by Yahtzee Croshaw

Mogworld CoverI’m a big fan of Croshaw, or at least his Zero Punctuation videos. From various spurts of watching episodes religiously, it became clear that Croshaw definitely knows a thing or two about humour. So, while I wasn’t certain that he could necessarily write a compelling fantasy story, I figured I would at least get a few chuckles while attempting Mogworld. I feel I could be justifiably surprised, then, to discover that I wouldn’t encounter a joke that made me laugh until 100 pages in.

What should not have surprised me––knowing that Croshaw frequently harps on about pacing in his videos––was Mogworld’s slow-building action. But, keep in mind that there is a difference between a leisurely pace and nothing happening, and Mogworld often finds itself closer to the latter. The story’s about Jim, who died and was raised as a zombie sixty years later. As he was quite happy being dead, he’s dismayed to learn that everyone in this world will now be resurrected shortly after death. Jim sets out to discover how to end his unlife, and, in doing so, ends up in the middle of warring factions and conspiracies that would probably intrigue anyone other than our indifferent protagonist.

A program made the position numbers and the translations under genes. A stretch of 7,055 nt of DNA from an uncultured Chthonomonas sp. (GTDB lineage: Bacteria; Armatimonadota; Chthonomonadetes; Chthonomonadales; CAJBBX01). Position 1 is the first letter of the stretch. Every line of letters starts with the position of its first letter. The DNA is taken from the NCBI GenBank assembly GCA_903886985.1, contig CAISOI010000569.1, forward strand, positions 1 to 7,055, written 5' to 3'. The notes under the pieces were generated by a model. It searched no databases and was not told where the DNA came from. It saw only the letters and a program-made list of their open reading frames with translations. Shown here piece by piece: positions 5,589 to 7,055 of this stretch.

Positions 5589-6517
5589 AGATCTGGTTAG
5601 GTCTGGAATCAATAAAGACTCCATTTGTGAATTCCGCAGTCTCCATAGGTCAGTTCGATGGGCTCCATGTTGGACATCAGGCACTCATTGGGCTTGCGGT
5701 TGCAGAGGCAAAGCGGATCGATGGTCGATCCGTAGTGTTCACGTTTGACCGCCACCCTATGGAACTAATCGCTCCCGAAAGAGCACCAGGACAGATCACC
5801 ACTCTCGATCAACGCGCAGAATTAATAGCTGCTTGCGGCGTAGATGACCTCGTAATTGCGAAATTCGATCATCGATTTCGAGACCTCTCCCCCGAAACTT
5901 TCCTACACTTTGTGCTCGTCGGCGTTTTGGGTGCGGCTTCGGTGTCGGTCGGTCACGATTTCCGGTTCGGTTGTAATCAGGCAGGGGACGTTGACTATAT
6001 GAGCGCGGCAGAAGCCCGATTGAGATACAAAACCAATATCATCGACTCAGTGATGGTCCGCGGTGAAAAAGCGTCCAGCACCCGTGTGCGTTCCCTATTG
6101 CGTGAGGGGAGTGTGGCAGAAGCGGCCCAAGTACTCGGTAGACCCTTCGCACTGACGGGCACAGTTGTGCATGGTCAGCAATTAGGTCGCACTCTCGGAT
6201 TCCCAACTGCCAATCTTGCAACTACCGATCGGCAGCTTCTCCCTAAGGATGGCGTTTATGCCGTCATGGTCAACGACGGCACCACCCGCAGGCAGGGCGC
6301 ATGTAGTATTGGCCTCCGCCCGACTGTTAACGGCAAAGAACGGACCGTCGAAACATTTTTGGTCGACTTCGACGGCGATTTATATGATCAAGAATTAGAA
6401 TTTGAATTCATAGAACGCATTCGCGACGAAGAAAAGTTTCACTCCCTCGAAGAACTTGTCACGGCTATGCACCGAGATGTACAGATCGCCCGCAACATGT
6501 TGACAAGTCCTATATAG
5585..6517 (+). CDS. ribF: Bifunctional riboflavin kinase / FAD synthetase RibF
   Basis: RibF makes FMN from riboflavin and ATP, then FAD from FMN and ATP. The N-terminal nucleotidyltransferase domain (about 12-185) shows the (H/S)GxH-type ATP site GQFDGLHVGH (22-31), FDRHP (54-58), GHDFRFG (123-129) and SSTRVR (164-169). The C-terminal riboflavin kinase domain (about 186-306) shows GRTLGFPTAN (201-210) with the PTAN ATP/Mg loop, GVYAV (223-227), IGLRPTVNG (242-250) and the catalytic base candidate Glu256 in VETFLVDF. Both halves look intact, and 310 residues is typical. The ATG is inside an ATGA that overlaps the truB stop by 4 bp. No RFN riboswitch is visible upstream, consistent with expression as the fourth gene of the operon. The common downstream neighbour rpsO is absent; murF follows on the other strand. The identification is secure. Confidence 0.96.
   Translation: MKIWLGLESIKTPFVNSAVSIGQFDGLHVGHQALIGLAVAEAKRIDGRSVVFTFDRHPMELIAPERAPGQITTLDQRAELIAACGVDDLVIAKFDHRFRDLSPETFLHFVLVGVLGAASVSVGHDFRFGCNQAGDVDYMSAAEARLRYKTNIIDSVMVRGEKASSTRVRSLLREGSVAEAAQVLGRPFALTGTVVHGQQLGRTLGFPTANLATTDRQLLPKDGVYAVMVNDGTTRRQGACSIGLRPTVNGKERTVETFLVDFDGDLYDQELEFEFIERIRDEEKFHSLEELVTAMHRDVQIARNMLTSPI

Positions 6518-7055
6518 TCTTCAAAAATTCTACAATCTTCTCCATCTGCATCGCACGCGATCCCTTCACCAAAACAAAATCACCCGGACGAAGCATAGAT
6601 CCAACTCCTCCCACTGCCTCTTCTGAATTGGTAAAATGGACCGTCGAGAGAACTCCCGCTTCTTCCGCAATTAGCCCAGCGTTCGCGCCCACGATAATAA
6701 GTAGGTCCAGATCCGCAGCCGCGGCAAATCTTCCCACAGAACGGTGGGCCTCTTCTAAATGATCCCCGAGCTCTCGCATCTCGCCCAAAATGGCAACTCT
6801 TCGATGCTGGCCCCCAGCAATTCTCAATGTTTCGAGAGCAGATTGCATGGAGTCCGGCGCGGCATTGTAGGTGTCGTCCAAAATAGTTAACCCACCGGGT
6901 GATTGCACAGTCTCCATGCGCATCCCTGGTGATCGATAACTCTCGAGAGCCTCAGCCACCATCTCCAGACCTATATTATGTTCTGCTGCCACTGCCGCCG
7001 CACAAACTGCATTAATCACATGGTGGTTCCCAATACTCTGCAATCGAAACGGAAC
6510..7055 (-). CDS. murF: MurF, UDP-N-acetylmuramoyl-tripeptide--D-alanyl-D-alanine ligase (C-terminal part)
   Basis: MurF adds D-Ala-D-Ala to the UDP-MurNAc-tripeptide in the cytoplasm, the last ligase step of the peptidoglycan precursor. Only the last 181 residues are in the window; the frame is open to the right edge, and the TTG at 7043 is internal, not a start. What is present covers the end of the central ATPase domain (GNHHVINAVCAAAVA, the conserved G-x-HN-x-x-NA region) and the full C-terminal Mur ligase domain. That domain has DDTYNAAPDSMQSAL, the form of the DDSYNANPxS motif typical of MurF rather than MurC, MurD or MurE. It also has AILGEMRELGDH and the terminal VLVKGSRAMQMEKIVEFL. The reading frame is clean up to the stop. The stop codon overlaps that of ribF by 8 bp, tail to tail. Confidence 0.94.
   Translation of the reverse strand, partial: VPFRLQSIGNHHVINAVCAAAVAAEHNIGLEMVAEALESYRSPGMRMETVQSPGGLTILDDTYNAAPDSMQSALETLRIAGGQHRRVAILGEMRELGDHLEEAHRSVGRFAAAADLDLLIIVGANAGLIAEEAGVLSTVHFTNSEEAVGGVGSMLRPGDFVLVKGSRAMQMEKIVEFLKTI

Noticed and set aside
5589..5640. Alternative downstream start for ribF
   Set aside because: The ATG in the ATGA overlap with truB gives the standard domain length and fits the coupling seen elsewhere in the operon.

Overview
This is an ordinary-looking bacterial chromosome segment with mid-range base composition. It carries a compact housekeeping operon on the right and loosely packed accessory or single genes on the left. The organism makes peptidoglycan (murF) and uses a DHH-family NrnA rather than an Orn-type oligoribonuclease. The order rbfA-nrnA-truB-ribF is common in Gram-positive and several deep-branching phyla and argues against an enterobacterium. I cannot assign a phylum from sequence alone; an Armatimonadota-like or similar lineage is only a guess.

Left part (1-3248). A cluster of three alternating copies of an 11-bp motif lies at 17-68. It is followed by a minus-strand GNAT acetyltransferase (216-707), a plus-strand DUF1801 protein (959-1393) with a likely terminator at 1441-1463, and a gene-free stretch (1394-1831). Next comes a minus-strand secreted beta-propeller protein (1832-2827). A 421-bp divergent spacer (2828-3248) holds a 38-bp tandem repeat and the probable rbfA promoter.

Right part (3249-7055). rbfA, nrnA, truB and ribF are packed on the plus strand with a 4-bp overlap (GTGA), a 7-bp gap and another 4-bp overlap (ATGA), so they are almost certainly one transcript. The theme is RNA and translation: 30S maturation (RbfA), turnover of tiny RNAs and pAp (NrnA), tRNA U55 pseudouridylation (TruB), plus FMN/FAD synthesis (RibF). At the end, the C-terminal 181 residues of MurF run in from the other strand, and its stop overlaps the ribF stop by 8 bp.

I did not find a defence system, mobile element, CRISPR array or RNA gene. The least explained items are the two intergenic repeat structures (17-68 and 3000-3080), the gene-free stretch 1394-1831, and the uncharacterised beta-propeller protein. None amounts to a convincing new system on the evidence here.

Mogworld is mainly a literal interpretation of strange trends that regularly populate RPG videogames––such as the quest-giver that remains fixed to one spot or appointing adventurers to carry out mundane tasks in exchange for “points”––and the absurdity that would result if people acted like this in real life. The problem is I can’t seem to come to grips with the point of it all. If it’s about the plot, there’s not much to it; if it’s about the characters, they’re equally insubstantial. If it’s about humour, it fell flat for me, and don’t even begin to suggest that it’s about the action. So, is it really just about this central conceit, that it would be silly if people actually did some of the unintuitive things that happen in videogames? If so, I don’t think it’s enough to carry a book. No matter what you may suggest, it most certainly failed to interest me.